The Children’s Media Foundation (CMF)

Contestable Fund – Less than 6 Months to Go

CMF Director, Greg Childs reports on progress with planning for the new government funding initiative.

On 19 October the DCMS handed over responsibility to the BFI for the fine tuning of what they are now calling the "Young Audiences Content Fund". The BFI are the body that will operate  the fund when it goes live. The government issued a policy paper outlining the approved plans in more detail, and it's now clear that £57m will be available for children's and youth content over a three year pilot, starting in April 2019.

The devil is always in the detail of course, but the plans are lining up to be a great boost to the UK production sector, and should provide a range of new content for kids and young people, especially in areas identified as "underserved".

The fact that the Fund has been substantially allocated to the children's and youth audience is the product of intense lobbying by CMF and other stakeholders, including Pact and Animation UK. £3m of the fund's original budget has now been dedicated to stimulating competition for public service radio content. That will be operated by a separate not-for-profit organisation specially created for the purpose. In our reaction to the Oct 19th announcement CMF suggested that this money also be prioritised for content for young people... That remains to be seen.

Meanwhile the BFI has between now and April 1st 2019 to finalise the detailed plans for the Young Audiences Fund, consulting with the industry and stakeholders like the CMF along the way.

What we know so far is:

  • The BFI will  be responsible for assessing applications to the Fund against evaluation criteria. A Head of Fund will be appointed to oversee this.
  • Applications will be made on a rolling basis - i.e. no set "commissioning" date.
  • Applications can only come from companies registered and centrally managed in the UK (or the EU or EEA).
  • Grants will not be recouped - and can be up to 50% of the production cost of a project.
  • TBC, but it's likely that applicants will need a letter of interest from a broadcaster prior to applying.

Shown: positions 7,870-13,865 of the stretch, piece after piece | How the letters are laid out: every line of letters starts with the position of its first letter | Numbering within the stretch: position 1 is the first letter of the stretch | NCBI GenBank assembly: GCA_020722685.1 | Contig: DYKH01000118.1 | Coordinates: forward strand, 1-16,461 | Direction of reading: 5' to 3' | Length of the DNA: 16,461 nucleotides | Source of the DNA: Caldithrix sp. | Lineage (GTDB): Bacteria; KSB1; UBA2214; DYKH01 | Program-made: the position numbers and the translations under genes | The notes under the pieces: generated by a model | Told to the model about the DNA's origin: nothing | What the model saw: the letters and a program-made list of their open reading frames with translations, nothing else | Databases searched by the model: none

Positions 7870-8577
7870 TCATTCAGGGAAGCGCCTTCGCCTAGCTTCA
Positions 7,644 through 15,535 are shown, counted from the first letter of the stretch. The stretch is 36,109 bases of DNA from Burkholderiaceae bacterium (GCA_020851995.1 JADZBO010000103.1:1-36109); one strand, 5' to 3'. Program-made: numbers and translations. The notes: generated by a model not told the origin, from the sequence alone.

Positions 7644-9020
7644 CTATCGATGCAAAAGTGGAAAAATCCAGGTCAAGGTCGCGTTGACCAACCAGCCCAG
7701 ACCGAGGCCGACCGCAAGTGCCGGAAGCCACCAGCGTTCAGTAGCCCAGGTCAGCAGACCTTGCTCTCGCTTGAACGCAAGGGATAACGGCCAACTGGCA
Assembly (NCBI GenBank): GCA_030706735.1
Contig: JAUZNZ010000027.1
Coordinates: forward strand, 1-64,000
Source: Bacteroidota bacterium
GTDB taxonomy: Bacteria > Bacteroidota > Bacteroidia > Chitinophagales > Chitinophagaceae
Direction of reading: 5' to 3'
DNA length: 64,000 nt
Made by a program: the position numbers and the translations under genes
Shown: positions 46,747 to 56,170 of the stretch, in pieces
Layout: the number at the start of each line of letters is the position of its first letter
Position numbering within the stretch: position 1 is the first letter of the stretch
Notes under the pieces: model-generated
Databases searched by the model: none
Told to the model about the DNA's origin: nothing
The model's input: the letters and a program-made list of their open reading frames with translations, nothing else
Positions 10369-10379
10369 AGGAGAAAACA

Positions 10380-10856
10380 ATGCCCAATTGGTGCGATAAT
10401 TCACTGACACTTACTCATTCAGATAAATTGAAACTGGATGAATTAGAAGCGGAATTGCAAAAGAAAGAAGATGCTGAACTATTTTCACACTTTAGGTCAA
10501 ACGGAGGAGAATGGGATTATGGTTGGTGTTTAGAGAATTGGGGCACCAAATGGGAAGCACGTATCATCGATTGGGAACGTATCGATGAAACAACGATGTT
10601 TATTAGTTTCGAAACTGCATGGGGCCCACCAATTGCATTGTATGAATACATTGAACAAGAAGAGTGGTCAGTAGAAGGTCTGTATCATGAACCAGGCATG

• The grant will only be paid when the remaining funding has been found and a guarantee of broadcast on an Ofcom regulated free-to-air channel or platform is in place.

Evaluation criteria will be based on the following:

  • Quality:​​ productions should meet the purposes and characteristics expected from public service content, as defined by Ofcom.
  • Innovation: ​​programmes that introduce new ideas and innovative approaches, both in terms of content and production methods.
  • "Additionality": content that would be difficult to produce without intervention, that the market would consider a commercial risk or too challenging.
  • Nations and Regions:​​ content which reflects the cultural identity across the UK nations and regions. ​
  • UK indigenous language content will be eligible for funding​ with a target of 5% of the awards.
  • Diversity: ​​productions that promote diversity both on and off air and tackle under-representation, including gender, disability, age, ethnicity, and sexual orientation. Fund applicants will be expected to meet the BFI Diversity Standards.
  • New voices: ​​consideration will be given to initiatives that introduce fresh voices and enable smaller content producers to compete.
  • 5% of awards will be assigned to development funding, to support emerging and smaller production companies to develop content in advance of applying for production funding.
  • Plurality​​: the importance of producing content across a range of different channels and platforms will be considered.
  • Audience Reach: content needs to be available across the UK and will need to be first aired on free-to-air, Ofcom regulated platforms, that also have significant audience reach.

The full evaluation criteria will be published on the BFI website on 1st April 2019 - when applications will commence.

The Fund and the criteria are designed in part to address the shortfalls in the market identified by Ofcom in their recently published Children's Content Review - content for older children and young teens, children gaining a better understanding of the world in which they live, and children seeing themselves and their stories represented on screen.

The scheme is a pilot and will be evaluated after each year of its 3-year lifespan. This will allow refinements to the process and the priorities year on year.

At the recent All Party Parliamentary Group meeting reported on by Jayne Kirkham elsewhere, the public service broadcasters (ITV, Channel 4 and Channel 5) all welcomed the Fund and revealed that they are considering the potential for funding support as part of their thinking about OFCOM's challenge to them to increase children's content, which was the outcome of the Ofcom Review. Their proposals to address this must be presented in March 2019.

This is in contrast to the BBC. Their press release cast doubts on whether such funds could operate successfully, while once again expressing concerns about the future funding of the scheme beyond its pilot. On the latter point the CMF has already made representations that thinking beyond the three years needs to begin now, to explore  methods of funding which do not rely on top-slicing the Licence Fee, but produce new finances to maintain the Fund if the pilot is successful.

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